Snacking is absolutely fine to do during pregnancy, in fact, later on in your pregnancy it’s a really good way to ensure you’re topping up on some of the extra nutrients and energy your body needs. This is especially true if you are experiencing morning sickness. You need around 200 extra calories in your third trimester, so don’t be afraid of snacking, particularly as you get closer to your due date. However, I often recommend making snacks into “mini meals”, to ensure they are still super balanced and nutrient rich. For example – oatcakes with nut butter and some veggie sticks or or a little cheese, some fruit and a cracker, for example.

Try to make snacks a part of your daily routine and have them at vaguely similar times each day, rather than just grazing on them as and when. This allows you to be more aware of what and how much you’re are eating, and will help you acknowledge signs of hunger and fullness during the day.

Here are some snack ideas you could try: 


Tips for taking care of yourself during this time

  • Try having a tick sheet of things you need to do and eat each day e.g. try to make sure you are having some vegetables with each meal.  
  • Try to have a structure around meal and snack times.
  • Focus snacks on energy and nutrients, creating “mini meals”.
  • Keep hydrated and try to drink BEFORE you feel super thirsty.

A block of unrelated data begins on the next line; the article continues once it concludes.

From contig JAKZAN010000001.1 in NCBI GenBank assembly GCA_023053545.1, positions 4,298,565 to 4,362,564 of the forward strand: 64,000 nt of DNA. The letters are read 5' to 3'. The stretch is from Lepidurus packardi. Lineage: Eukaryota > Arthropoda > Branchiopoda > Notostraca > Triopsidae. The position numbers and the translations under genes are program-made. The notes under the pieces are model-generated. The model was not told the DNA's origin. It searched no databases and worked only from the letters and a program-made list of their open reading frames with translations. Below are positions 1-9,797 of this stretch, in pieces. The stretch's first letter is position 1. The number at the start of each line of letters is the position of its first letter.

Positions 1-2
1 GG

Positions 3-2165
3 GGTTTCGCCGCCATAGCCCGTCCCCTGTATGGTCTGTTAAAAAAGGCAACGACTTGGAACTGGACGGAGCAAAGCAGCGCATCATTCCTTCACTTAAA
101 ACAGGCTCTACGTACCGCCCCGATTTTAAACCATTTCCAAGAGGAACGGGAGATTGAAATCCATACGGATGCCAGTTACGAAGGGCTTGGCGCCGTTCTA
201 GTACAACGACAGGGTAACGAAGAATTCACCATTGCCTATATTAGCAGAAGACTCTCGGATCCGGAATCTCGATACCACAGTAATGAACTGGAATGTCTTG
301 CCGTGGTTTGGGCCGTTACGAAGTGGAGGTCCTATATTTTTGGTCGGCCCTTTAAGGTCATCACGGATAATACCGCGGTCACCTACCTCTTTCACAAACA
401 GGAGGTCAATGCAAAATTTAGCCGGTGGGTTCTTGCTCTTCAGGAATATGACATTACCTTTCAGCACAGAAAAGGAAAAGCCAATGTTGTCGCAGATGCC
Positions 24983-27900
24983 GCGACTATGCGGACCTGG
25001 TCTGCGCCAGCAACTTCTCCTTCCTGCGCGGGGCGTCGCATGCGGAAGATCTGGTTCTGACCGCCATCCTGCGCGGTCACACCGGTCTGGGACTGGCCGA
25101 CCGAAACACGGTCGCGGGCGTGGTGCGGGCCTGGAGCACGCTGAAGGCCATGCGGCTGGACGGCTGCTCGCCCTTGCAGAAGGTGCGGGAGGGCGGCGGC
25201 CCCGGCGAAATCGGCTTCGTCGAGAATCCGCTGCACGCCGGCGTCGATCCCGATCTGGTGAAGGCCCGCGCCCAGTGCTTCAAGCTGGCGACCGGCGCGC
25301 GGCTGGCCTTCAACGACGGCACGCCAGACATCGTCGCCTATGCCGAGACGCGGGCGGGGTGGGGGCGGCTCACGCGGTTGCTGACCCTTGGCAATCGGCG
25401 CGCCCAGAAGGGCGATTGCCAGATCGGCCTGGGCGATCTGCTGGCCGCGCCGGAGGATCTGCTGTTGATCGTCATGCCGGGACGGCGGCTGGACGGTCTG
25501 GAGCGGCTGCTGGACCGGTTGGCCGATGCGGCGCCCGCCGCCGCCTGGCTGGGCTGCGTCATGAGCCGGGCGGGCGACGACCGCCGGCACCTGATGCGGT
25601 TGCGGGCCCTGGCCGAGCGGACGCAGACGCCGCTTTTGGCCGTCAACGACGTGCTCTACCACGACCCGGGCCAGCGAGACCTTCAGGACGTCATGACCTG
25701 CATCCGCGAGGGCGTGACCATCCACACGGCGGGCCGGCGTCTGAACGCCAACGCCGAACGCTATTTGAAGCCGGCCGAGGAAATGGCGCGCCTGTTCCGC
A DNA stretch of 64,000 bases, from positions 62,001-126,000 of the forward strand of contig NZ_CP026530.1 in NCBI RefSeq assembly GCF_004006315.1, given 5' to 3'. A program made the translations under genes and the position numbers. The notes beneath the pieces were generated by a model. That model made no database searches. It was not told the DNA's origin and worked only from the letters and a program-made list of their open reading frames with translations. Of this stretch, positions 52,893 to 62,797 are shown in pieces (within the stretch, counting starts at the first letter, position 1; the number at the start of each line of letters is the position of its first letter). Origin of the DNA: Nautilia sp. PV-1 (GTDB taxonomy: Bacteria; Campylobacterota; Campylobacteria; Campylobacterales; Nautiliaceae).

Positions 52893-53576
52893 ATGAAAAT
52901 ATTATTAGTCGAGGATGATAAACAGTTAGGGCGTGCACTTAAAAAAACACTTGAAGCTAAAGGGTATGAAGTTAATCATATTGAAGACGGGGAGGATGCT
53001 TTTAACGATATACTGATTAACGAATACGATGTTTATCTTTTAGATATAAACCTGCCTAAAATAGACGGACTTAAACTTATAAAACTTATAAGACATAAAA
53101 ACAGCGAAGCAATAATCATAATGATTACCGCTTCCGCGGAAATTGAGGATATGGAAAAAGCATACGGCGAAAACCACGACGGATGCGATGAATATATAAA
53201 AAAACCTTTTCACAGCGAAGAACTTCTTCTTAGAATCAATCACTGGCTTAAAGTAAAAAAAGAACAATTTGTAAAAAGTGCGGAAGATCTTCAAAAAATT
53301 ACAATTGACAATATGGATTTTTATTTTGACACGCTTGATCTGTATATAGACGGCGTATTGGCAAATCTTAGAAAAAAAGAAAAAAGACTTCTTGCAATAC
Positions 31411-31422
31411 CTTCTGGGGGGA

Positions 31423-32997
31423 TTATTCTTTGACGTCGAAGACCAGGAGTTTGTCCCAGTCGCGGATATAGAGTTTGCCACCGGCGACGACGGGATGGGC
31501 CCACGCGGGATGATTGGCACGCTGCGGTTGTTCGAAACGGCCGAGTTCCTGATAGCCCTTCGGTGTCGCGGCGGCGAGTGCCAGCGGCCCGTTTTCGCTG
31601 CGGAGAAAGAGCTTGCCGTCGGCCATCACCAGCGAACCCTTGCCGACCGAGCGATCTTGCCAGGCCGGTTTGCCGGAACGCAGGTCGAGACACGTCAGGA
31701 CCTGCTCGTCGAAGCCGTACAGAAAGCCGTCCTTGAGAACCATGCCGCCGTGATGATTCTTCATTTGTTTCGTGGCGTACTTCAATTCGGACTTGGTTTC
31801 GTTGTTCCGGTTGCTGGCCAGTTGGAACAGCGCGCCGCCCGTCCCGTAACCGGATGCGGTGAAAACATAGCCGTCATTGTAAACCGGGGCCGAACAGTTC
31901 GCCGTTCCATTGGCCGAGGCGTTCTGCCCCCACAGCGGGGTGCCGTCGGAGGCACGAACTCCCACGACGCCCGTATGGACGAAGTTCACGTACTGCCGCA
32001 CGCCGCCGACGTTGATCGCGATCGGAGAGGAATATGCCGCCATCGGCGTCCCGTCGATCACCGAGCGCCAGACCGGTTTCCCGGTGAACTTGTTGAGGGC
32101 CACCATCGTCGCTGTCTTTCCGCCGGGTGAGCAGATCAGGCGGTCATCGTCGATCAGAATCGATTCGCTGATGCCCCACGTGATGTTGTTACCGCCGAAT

• Spend some time resting and distracting yourself. Do something for you like, listening to meditation or hypnobirthing apps, or just having a bath.
  • Get some exercise in (taking care around social distancing rules).
  • Raid your store cupboard and freezer and get experimental with some of your meals.
  • Take it easy on yourself and remember that food is about enjoyment too.

Coping with morning sickness

It can be really hard if you are experiencing morning sickness at the moment. It is really important that you still seek support for morning sickness if you are struggling to cope. Maternity services are still open and you can call at any time. If you are unable to keep food down, you may have a condition called hyperemesis gravidarum. You might need further treatment to make sure you stay hydrated and nourished. 

Simple snacks/'mini meal' recipes from Charlotte

Pitta pizza


When it's hotter weather outside, it's a great idea to have some recipes for refreshing, but healthy, snacks.